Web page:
Ronnie: 12:07 Well, that's what's wrong with ecom today, right? I don't know.
I don't want to sound like a negative Nancy. Look, there's, there's guys out there.
Joe: 12:16 It is, it's the problem.
Ronnie: 12:19 You know, people, people are there to make a quick buck, right?
And if people are there to make a quick buck, you know, there's always bad actors, right? There's always going to be guys with black hat. There's always going to be guys who are up to no good. And that's a few and a few bad actors. Screw it up for all of us. Right. Uhut having said that, the, the, the one reason if you're getting into business, right? Uh think it was in that book, the E myth revisited with some, hhhey said 80% of all small businesses will fail within the first five years. Right. I think that's bullshit, right? I'm sure the figures, the figure, the figure could be higher, right? But the thing is if you go into the a business, like you're saying with a mindset from day one saying, I, I'm, I'm here and I just want to make money as quickly as possible.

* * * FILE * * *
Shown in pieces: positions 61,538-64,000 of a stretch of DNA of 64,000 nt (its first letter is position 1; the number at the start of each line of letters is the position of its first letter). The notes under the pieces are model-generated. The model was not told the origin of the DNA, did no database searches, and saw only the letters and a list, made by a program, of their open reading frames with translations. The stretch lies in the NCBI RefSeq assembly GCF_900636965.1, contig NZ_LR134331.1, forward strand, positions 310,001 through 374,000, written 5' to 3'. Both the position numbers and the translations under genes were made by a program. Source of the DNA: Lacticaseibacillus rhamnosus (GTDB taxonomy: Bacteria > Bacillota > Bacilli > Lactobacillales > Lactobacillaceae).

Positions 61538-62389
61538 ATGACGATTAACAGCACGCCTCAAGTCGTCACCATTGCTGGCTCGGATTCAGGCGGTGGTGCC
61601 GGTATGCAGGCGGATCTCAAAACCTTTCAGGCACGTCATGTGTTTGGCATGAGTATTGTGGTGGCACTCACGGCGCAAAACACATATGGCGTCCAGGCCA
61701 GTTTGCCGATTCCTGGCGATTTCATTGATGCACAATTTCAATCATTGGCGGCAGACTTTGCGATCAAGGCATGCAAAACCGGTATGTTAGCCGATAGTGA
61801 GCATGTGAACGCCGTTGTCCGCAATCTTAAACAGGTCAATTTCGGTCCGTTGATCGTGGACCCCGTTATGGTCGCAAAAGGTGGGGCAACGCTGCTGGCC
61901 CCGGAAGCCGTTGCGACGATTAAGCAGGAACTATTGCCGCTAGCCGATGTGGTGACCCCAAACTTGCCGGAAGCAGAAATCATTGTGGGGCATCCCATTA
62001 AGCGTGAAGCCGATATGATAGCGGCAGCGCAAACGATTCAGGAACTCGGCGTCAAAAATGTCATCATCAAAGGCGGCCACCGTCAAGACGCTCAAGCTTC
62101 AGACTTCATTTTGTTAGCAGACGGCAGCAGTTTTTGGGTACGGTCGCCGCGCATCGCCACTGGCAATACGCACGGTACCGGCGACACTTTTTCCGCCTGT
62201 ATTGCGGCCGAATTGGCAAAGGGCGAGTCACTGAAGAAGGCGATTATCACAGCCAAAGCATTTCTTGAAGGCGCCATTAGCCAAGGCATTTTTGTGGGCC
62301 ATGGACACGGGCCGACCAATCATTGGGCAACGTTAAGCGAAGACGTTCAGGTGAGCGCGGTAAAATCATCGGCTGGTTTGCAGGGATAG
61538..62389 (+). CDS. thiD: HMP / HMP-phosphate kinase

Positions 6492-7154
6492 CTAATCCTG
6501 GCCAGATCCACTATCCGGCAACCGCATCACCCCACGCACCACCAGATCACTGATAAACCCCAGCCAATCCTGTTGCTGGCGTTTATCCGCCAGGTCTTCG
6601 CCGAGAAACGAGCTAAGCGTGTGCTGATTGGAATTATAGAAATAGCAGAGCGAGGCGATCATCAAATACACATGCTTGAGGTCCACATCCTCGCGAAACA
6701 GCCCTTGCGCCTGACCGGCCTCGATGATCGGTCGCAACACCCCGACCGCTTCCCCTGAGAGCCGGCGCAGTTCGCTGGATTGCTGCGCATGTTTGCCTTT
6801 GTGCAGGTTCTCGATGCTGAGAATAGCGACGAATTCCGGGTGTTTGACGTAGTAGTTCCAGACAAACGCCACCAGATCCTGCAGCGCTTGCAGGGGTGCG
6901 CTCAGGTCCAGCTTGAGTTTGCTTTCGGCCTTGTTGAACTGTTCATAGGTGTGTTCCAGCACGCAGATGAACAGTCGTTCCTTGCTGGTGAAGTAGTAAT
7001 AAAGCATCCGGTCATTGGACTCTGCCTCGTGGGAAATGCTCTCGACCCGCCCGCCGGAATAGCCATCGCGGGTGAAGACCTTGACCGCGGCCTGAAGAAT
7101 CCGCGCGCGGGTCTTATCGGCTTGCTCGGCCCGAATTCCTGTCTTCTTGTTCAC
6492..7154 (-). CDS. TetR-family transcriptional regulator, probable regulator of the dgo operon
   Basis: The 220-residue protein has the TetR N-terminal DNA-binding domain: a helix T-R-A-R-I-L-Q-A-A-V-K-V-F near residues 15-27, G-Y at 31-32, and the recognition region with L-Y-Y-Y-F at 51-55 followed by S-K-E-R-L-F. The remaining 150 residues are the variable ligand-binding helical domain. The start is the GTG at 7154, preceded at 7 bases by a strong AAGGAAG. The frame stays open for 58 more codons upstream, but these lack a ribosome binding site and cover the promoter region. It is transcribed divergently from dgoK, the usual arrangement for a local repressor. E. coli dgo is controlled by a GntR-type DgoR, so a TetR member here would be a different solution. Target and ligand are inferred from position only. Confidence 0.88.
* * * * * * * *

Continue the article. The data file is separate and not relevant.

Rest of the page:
Ronnie: 13:12 Right? Get my cash flow going and then try and sell the store as much, you know, trying to sell my store on Shopify marketplace or through any third party flip or something else. And then I'm, I'm, it's, it's, it's just the end of it, right. To have, and that's what I was talking about really one of the values on what our company thrives on is customer service, right? We are not here for the short run. If you have picked a product that you believe in, if you've picked a product that you are actually that wakes you up in the morning and that like, you know, it's like that Yeti cup that you're drinking if you're drinking from guys who have that guys the guys who've made that we're excited to give give us such a product. Right? It's like I woke up, I felt amazing and I'm like, Holy shit, I'm going to go out and, and change the way people drink hot coffee or you know how people are doing things right?